Actually closer to 18 million per month going by current claims of 600K activations per day.
But that doesn't change my almost total agreement with the majority of your post.
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post #96 of 124
Quote:
Originally Posted by Gatorguy View Post

Actually closer to 18 million per month going by current claims of 600K activations per day.
But that doesn't change my almost total agreement with the majority of your post.

I wasn't sure what the number was, and didn't feel like looking it up, so I used the word "over" just to be safe and accurate.

Thompson
post #97 of 124
Quote:
Originally Posted by Gatorguy View Post

Actually closer to 18 million per month going by current claims of 600K activations per day.
But that doesn't change my almost total agreement with the majority of your post.

Activations on unique devices after recalls or are we talking total units per month/day in these figures? Google doesn't seem to want to clarify yet Apple is very clear about the number of iPhone sales per quarter.
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post #98 of 124
Quote:
Originally Posted by AppleLover2 View Post

You can stop being afraid. I don't know any real stats, and I try to base my beliefs on verifiable evidence.

"Verifiable evidence" that just happens to skew heavily against Apple and heavily pro Android. Which suggests that you believe Android to be the superior platform. We see the "reasonable" type here all the time-- no histrionics, just always quick to reinforce whatever negative spin about Apple, Apple products or Apple's customers might be applicable, while being equally quick to discount mean talk about Android (or Windows or Linux or whoever et al).

Which is fine, but is just a slightly nuanced version of your own definition of "insecure" which affords you the luxury of pretending to be a dispassionate observer. I actually dislike your type more than the average partisan, because it's smug and dishonest.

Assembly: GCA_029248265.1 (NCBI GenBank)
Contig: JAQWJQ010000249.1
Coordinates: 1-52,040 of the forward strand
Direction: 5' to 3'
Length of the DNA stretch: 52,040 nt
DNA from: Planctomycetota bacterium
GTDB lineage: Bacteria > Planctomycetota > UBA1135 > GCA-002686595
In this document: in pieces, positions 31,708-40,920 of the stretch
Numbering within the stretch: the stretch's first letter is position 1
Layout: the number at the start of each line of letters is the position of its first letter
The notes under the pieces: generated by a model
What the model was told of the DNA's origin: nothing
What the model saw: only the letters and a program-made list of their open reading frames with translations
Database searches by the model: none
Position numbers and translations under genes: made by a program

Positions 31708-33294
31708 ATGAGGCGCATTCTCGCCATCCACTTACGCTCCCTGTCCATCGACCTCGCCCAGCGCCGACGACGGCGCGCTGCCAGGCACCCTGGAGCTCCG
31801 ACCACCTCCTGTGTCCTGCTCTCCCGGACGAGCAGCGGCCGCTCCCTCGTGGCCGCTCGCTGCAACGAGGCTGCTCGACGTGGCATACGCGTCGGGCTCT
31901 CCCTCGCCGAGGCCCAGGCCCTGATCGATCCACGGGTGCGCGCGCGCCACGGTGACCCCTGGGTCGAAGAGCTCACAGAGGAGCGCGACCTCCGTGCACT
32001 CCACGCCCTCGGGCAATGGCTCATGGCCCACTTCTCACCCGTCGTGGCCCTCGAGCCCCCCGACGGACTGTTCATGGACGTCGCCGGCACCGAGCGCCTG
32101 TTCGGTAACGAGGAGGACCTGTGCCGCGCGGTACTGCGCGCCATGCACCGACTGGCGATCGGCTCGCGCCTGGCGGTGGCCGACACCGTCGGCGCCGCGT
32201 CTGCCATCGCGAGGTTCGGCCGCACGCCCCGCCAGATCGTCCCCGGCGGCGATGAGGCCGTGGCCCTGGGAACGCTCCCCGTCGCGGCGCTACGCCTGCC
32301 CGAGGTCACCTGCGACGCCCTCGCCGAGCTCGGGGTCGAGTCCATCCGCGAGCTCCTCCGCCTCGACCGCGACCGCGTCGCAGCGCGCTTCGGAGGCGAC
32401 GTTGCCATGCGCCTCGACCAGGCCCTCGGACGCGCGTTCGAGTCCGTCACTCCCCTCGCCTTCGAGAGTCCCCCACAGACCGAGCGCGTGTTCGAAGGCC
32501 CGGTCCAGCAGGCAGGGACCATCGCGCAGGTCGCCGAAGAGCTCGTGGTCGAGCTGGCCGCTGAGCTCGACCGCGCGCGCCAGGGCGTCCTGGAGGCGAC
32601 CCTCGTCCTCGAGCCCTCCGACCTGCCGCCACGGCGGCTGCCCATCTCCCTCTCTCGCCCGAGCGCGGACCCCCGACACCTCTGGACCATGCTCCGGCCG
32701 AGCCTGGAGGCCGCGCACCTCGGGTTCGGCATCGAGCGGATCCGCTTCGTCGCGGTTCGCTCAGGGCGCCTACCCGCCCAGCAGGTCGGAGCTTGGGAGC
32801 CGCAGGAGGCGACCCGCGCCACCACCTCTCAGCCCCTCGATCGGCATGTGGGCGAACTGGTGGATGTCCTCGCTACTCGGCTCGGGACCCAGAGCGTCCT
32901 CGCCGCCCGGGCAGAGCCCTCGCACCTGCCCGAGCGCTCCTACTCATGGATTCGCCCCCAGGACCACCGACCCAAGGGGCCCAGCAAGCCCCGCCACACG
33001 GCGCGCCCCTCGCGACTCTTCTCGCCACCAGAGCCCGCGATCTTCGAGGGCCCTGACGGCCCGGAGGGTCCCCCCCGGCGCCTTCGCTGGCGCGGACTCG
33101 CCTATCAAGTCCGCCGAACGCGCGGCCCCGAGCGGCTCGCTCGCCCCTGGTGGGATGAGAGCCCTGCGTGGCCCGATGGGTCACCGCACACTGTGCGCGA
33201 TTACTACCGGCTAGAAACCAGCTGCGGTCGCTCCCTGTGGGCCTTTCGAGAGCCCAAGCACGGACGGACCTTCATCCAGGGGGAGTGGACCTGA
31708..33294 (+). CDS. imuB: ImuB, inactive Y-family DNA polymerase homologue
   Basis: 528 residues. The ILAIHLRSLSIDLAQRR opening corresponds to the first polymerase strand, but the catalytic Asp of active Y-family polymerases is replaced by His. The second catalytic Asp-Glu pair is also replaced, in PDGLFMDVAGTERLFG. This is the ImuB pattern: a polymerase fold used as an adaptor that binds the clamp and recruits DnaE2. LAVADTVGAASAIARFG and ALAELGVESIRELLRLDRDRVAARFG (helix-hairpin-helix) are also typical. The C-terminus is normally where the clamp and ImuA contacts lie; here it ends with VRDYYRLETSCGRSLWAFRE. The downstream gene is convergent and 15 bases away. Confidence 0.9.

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post #99 of 124
Quote:
Originally Posted by solipsism View Post

Activations on unique devices after recalls or are we talking total units per month/day in these figures? Google doesn't seem to want to clarify yet Apple is very clear about the number of iPhone sales per quarter.

You're right. It might only be 500K Android devices actually bought and kept each day. The other 100K, 20%, could be returned. Highly unlikely, but certainly plausible to some people.
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post #100 of 124
Quote:
Originally Posted by AppleLover2 View Post

Different strokes for different folks. I'm glad for you.

The post above comparing Android and iOS to city living vs. a gated community is pretty accurate, IMO. Both types of situations appeal to different sorts of people.

Me, after living in an upscale 'burb for over 20 years, at the insistence of my ex-, I'm moving back into the city. And I'm very excited to be doing so.